Circular economy


Sustainable lifestyle

Wet waste

Project Bhoomitra was launched by Saahas in August 2022 to encourage individuals and communities to take up composting locally.

Project Bhoomitra was launched by Saahas in August 2022 to encourage individuals and communities to take up composting locally.

Organic waste makes up more than 50% of the waste generated in a city. Most of this waste is either processed in large centralised facilities or is dumped at landfills/dump sites. This entails collecting this waste on a daily basis from every house, shop etc. The primary collection vehicles typically transfer this into a compactor that compacts the waste to be transported to a composting plant or a landfill. In most cities the wet waste processing infrastructure is non-existent or non-functional. The unprocessed organic waste leads to various problems, unbearable smell, groundwater contamination, health and hygiene issues for people living around and most importantly significant greenhouse emission in the form of methane contributing to Global Warming. Decentralised waste processing through home composting can address all these issues. If wet waste is handled locally, the collection cost and logistics will be reduced significantly and the dry waste that gets collected will be of good quality that would improve its recyclability.

Although many citizens are receptive to the idea of home composting and understand its importance, not many people take this up for various reasons. First, they are worried who would guide them through the process. Second, people don’t want to invest in buying a home composter especially if waste is collected for free. Other reasons may be space constraint to keep a home composter, fear of smell, effort in emptying the pots, lack of options to use the compost for those who do not have kitchen gardens.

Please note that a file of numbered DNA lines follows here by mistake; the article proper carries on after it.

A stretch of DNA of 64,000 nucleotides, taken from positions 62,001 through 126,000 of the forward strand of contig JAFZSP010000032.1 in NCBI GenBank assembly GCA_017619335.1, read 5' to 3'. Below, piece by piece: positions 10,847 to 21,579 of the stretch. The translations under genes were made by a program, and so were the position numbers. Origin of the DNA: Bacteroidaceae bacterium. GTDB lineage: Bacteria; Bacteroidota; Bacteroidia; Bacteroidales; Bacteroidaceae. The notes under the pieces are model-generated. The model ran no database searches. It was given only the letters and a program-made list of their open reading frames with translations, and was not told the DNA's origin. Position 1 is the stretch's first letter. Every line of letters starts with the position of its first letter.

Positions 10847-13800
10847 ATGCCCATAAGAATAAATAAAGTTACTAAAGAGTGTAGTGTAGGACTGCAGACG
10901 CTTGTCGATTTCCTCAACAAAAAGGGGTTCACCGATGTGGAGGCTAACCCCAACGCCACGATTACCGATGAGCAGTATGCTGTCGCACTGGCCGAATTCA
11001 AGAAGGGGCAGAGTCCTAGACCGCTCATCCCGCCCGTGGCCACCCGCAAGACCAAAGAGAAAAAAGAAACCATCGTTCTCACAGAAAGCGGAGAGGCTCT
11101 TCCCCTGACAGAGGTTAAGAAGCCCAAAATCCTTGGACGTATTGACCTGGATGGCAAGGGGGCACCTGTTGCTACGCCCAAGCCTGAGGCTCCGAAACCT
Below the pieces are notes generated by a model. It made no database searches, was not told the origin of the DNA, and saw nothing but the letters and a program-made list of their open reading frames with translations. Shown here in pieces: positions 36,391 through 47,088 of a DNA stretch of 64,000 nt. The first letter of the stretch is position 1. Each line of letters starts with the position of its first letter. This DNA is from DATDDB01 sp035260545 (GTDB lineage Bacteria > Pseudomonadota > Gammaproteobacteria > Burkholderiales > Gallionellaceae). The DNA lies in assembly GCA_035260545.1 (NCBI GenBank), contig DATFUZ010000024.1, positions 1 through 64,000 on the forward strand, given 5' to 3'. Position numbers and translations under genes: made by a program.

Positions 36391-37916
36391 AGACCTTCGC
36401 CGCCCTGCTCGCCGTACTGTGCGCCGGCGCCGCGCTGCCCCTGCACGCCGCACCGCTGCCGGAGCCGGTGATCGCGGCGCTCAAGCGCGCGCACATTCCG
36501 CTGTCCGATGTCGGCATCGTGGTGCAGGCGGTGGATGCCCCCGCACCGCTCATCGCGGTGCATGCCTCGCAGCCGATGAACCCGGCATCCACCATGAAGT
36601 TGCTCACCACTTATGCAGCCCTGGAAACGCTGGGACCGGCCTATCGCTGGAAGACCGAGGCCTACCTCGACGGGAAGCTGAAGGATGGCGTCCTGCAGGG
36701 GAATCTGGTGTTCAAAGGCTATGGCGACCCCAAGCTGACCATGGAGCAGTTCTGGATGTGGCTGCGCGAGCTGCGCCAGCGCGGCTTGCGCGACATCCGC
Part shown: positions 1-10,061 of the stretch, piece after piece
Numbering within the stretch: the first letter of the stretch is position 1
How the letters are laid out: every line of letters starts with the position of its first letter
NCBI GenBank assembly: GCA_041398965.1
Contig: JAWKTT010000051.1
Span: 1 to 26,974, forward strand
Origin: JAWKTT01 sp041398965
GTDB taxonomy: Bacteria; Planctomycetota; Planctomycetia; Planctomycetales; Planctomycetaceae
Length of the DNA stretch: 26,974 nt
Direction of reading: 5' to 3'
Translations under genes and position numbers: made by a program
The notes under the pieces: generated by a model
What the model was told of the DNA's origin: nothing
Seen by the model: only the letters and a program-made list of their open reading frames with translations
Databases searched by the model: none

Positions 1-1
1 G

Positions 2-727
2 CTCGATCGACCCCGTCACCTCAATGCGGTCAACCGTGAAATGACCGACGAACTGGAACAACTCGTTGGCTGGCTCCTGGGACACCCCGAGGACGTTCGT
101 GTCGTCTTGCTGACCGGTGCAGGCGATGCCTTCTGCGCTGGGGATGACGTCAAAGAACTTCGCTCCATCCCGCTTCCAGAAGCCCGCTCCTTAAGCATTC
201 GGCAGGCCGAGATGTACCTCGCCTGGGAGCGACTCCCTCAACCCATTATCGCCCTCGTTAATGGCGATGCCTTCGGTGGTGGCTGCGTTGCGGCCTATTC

Project Bhoomitra was launched by Saahas in August 2022 to encourage individuals and communities to take up composting locally by providing free home composters and most importantly by hand holding them through the process. The assumption was that if home composting could be made more affordable and convenient, many citizens would adopt it. Two kinds of interventions were planned:

1. Home composting
2. Community Composting

Home Composting:
The engagement plan for onboarding people for home composting involved:

Step 1: Conduct Home Composting workshops amongst the interested communities. This is the typical agenda of these workshop:

* Linking Soil Health with Human Health
* Importance of source segregation
* Why should we compost?
* Important points to remember for successful home composting
* What is compost and how does it help our soil?
* Live demonstration on home composting
* Type of bins available for home composting c
* Problems, solutions & recommendations for home composting

Step 2: Provide a complimentary home composting kit and the initial set of consumables to interested participants. The participant formally signed up using a form that included the terms and conditions of engagement. Mainly they were required to maintain the home composting kit properly and buy the future consumables by themselves. They also signed in to stay in touch with the team regularly and to return the composter in case they stopped composting at home.

Step 3: Create a Whatsapp group with all the participants of the community who take the home composting kit. A few experienced individuals who have been practising home composting for long were also added to this group who along with the Saahas team supported to clear the doubts and questions of the community. Citizens are very active on the group and post doubts as well as share their experience and the joys of composting.